Bardi Heating and Air
Bardi Heating and Air
  • Hometalker
  • Norcross, GA
Asked on Aug 7, 2013

Paint Colors & Primers

Bardi Heating and AirPeace Painting Co., Inc.Walden Enterprises
+9

Answered

Where do you go to get your paint colors and primers? So many choices, need some suggestions. Thanks!
11 answers
  • KMS Woodworks
    on Aug 7, 2013

    I have gotten a lot from my local Ace hardware store. They carry BM, and Clark Kennsington as well as their "ace" brand. When I working on some projects down in the flats I often use SW.

  • Sia@South 47th
    on Aug 7, 2013

    I go to Sherwin Williams.

  • R.V.R. Farris
    on Aug 7, 2013

    I second Sherwin Williams, although I will probably use Benjamin Moore Advance (satin finish) on kitchen cabinets soon.

  • Depending upon budget, Lowe's-Valspar and Home Depot-Behr paints do the job. The paint with primers work but if you have wall that has been painted in a dark color and you want to go lighter then I suggest you use Zinsser primer first. If you are going to go from darker to lighter then you do not necessarily need a primer unless the walls have semi gloss and you want to go to a flatter sheen. If you have children, then you need to go with a satin for wash up and I prefer a sheen. Bathrooms and kitchens should have semi gloss for durability, moisture, and cleanability (satin works too). If the wall has issues then go with eggshell and maybe even flat if the walls won't see much abuse. Do not be afraid of color but also remember that color can either stimulate the brain or calm you down. And if you are on a really tight budget the Valspar 2000 contractor paint is also pretty good. I have used it and I felt it rolled on and only took 2 coats to cover. You will want to do 2 coats of paint no matter what too because it gives a much better finish. the key to any painting is the paint brush and the rollers. Do not skimp on a good quality paintbrush and rollers! Good luck to you!

  • Bardi Heating and Air
    on Aug 8, 2013

    Thank you everyone! These are great!!

  • S137
    on Aug 8, 2013

    I spent a lot of time selecting Benjamin Moore colors and bought a few sample pots to see how the colors would look on the walls. Then when we hired painters, they said they only use Duron paint. To add to the confusion, Sherwin Williams has taken over Duron. When I went to the Sherwin Williams store, they said they could match the Benjamin Moore color, but in reality, their match was not a match so I had to start over and select from their color deck. Very frustrating and time consuming! Of course, if you are doing your own painting, it won't matter. I notice that a lot of the decorating magazines reference Benjamin Moore colors...

  • KMS Woodworks
    on Aug 9, 2013

    Unless you are "spot" painting a damaged area or doing some minor touch ups. Color matching in not that tough. If the paint mixer is worth their salt I have never seen where a SW or BM color could not be matched to be "unnoticed" when an entire wall is painted.

    • S137
      on Aug 9, 2013

      @KMS Woodworks part of the problem I had was that the sample pots were so small that the formula was not accurate, and I was trying to paint sample patches on the wall to test a new color, not to match an existing color. I got so tired of trying to tweak sample pots (at about $6 each) that I just surrendered to the SW deck. I was probably just making myself crazy anyway!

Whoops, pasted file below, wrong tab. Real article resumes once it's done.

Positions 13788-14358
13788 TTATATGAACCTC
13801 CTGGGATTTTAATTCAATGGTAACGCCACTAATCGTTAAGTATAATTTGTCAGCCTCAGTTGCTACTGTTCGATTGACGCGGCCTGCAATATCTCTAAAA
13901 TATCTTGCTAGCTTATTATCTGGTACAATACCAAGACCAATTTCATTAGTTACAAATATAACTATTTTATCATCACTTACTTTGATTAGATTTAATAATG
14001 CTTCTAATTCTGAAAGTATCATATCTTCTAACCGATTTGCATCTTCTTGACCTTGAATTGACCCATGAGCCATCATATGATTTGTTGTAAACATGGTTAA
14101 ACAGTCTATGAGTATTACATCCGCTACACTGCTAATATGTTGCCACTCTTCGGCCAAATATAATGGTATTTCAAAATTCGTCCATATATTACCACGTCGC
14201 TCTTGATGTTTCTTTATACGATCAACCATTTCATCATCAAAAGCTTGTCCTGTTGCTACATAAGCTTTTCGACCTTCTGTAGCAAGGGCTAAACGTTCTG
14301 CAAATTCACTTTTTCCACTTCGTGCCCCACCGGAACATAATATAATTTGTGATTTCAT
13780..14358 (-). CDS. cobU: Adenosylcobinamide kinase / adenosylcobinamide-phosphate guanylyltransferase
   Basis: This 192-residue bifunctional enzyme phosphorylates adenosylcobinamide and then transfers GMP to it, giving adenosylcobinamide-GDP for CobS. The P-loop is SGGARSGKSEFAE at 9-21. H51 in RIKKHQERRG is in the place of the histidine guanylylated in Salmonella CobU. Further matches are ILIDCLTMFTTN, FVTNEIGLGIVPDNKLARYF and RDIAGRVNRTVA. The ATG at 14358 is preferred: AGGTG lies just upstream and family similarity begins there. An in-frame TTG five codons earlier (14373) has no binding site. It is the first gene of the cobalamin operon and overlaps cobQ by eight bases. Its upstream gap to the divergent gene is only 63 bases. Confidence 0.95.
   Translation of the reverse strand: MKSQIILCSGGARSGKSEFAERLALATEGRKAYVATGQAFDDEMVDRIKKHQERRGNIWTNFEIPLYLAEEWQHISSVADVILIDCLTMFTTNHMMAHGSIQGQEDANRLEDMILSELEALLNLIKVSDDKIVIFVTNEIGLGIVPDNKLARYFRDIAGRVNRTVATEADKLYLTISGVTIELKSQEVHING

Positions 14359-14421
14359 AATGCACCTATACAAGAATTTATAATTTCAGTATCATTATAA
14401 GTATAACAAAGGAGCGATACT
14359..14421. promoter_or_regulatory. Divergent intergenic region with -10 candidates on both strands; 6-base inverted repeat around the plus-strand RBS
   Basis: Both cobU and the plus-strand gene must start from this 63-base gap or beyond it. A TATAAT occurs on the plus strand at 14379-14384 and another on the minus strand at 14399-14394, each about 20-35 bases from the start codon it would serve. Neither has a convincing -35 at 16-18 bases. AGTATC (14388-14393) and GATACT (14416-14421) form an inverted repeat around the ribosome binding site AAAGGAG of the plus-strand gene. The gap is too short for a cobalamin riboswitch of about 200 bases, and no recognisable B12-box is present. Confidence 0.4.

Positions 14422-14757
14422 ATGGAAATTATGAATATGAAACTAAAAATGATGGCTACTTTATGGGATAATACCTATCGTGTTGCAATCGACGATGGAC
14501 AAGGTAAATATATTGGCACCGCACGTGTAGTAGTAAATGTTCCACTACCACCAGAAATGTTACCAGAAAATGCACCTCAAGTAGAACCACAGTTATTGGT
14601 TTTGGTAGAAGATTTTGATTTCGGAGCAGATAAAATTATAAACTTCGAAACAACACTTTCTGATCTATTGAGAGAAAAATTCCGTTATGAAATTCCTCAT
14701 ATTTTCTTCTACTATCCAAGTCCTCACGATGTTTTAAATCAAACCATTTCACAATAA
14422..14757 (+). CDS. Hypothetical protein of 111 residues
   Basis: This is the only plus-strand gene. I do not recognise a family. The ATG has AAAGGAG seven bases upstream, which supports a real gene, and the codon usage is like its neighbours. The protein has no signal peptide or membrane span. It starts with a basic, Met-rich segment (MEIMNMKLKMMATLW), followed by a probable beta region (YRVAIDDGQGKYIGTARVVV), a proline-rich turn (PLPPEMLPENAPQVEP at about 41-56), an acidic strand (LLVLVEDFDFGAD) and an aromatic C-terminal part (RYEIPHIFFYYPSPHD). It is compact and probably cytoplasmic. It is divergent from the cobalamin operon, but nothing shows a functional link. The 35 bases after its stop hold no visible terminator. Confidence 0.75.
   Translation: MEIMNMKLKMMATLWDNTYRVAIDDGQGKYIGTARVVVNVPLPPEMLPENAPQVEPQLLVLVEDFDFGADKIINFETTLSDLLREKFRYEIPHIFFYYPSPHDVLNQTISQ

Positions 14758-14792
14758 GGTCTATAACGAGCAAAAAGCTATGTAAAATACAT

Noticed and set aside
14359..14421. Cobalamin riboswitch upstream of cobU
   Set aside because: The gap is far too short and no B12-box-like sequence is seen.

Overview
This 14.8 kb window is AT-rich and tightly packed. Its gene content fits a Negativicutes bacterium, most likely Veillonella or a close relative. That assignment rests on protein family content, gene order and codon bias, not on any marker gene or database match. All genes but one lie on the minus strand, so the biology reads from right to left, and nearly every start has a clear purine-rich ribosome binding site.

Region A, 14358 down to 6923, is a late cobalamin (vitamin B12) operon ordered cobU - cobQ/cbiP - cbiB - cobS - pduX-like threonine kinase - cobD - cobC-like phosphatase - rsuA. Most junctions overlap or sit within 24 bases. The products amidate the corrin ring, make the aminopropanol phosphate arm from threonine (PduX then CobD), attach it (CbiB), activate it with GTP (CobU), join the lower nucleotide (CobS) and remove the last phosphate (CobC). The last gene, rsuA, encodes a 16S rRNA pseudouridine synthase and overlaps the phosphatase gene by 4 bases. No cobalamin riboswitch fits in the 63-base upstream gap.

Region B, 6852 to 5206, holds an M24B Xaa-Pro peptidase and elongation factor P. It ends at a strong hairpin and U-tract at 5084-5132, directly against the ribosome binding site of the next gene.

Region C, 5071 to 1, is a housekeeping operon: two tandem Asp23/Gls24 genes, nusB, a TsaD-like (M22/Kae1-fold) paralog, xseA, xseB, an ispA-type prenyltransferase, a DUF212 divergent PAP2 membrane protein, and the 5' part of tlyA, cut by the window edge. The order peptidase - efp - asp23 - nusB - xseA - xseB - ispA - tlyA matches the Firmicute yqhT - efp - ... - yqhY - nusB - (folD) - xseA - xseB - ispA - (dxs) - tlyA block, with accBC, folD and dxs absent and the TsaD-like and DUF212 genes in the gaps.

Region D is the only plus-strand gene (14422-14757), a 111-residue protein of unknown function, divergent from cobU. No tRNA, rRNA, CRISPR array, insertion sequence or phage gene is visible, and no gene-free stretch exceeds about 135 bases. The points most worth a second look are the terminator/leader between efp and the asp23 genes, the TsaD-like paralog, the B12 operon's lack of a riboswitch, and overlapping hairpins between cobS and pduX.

• Bardi Heating and Air
    on Aug 9, 2013

    Thanks @S137 and @KMS Woodworks !

  • Walden Enterprises
    on Aug 10, 2013

    Worth mentioning in this discussion is color pallets and sample accuracy, which S137 mentioned. Every manufacturer has a slightly different pallet; one my generally be more muted or "smokey", another may have an overall edge to all their colors, and still another may just be plain boring on every page. This is why designers have specific pallets they choose to work with, and, therefore, different paints. In years past, all the manufacturers kept their color formulas pretty secret. These days, almost anybody can make someone else's color in their product and come pretty close. However, those subtle differences I mentioned earlier can make a difference to the discerning eye. The other observation about color samples is to be very careful about basing your decision solely upon that little bottle you can get off the spinning racks. While putting color on the wall IN the room you will be painting is always the best practice, those samples can differ from the gallon you end up buying. The formulas sometimes just don't translate. The sheens may not match as well, which further complicates the process. If it simply MUST be right, bite the bullet and purchase the gallon, put a little bit on the wall and then tweak as necessary. If you have to take it back for a re-tint, they will note the adjustment on the new label and stick it over the old one on the can. Insist that they do this! But to really address your question in Norcross, look at Sherwin Williams, Glidden, Benjamin Moore, Valspar (at Lowe's), Behr (at Home Depot), or Porter Paints. My personal preference is the Behr Ultra Premium Plus - paint and primer with outstanding coverage and workability at a reasonable price. Good Luck!

  • Peace Painting Co., Inc.
    on Aug 11, 2013

    Go to a paint store for paint, ie Sherwin Williams. They are the 'Mecca' for paint! In Atlanta, there is a store within 4 miles of anywhere. They can match your primer to any paint you chose. Best, Charles

  • Bardi Heating and Air
    on Aug 12, 2013

    Thanks @Walden Enterprises and @Peace Painting Co., Inc. !

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